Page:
Dementia will be part of the global landscapes for many decades, reaching levels that are at least twice the current 2016 values. Indeed, even if research could provide the means of eradicating brain diseases causing dementia tomorrow, numerous individuals would already be on the trajectory to dementia. Brain diseases causing dementia are now known to start many decades before any clinical signs. For these reasons, a total solution will not be available for some time to come. This is why the member Academies of IAP for Health are focusing attention on the necessity of engaging in an action plan for dementia which is balanced and designed to address all aspects of the challenge, especially the wellness of those living with dementia and their caregivers.


Conflict of interest: Dr. Chertkow reports grants from the Canadian Institutes of Health Research (Foundation grant) and the Weston Foundation (Canada). He also reports clinical trial conduct-related fees from TauRx, Hoffmann-Laroche, and Merck Inc. In addition, he reports indirect support from the Alzheimer Society of Canada (funding partner of the Canadian Consortium on Neurodegeneration in Aging). No other disclosures relevant to the manuscript.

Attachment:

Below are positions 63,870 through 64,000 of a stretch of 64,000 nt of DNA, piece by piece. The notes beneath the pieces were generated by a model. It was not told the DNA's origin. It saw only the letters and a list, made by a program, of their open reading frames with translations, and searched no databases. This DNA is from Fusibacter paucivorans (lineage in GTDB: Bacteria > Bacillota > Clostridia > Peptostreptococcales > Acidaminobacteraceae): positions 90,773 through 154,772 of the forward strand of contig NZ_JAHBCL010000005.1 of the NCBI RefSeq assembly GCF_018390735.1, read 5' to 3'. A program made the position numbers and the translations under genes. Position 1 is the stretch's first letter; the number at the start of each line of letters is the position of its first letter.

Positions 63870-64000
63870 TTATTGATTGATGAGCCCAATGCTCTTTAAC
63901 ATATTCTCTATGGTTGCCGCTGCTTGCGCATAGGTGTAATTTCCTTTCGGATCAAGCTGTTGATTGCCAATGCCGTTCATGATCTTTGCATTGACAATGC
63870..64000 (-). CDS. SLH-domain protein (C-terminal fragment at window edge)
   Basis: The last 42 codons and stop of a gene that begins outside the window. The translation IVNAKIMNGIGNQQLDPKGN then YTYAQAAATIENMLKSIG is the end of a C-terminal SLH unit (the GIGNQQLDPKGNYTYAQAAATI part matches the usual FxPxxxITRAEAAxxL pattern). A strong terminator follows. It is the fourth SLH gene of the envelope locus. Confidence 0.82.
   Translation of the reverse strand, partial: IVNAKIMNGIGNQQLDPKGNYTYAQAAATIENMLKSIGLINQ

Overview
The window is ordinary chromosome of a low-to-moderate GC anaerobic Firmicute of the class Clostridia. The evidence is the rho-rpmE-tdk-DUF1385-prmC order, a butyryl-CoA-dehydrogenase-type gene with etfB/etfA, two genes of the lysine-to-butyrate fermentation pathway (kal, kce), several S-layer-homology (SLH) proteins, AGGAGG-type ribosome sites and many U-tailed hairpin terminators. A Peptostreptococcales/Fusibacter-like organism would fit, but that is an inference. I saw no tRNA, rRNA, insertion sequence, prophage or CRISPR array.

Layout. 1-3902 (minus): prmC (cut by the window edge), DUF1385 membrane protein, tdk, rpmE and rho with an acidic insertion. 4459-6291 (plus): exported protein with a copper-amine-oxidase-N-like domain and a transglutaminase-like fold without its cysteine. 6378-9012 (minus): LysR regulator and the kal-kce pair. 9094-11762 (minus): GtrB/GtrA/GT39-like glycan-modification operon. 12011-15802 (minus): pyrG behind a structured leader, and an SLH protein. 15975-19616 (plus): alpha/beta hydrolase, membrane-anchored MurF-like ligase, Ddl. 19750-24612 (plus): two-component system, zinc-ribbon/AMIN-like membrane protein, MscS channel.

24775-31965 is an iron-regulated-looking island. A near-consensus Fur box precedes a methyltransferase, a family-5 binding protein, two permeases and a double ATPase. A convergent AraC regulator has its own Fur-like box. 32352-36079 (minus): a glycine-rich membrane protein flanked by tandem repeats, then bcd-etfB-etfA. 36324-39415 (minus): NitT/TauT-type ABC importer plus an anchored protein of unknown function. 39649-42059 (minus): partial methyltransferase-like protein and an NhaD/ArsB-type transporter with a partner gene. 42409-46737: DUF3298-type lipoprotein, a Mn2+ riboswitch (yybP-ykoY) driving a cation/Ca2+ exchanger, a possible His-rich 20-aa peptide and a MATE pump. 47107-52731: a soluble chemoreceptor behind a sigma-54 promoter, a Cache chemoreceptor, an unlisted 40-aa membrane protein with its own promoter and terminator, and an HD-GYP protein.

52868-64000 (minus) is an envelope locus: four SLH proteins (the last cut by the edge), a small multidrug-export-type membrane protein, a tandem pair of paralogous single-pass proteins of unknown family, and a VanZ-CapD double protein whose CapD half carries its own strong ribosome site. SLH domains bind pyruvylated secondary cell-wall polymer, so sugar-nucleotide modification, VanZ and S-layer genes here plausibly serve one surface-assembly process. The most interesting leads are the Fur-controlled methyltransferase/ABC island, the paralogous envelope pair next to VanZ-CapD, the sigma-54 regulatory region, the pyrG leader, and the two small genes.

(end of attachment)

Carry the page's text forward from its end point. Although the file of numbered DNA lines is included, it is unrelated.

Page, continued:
Open Access: This article is distributed under the terms of the Creative Commons Attribution 4.0 International License (, which permits use, duplication, adaptation, distribution and reproduction in any medium or format, as long as you give appropriate credit to the original author(s) and the source, provide a link to the Creative Commons license and indicate if changes were made.



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H.M. Snyder, M.C. Carrillo


Medical & Scientific Relations, Alzheimer’s Association, Chicago, IL, USA

Corresponding Author: Maria C. Carrillo, Ph.D., Alzheimer’s Association, Medical & Scientific Relations, 225 North Michigan Avenue, Suite 1700, Chicago, IL 60601, Phone: (312) 335-5722, Email:

J Prev Alz Dis 2016;3(4):178-180
Published online August 23, 2016,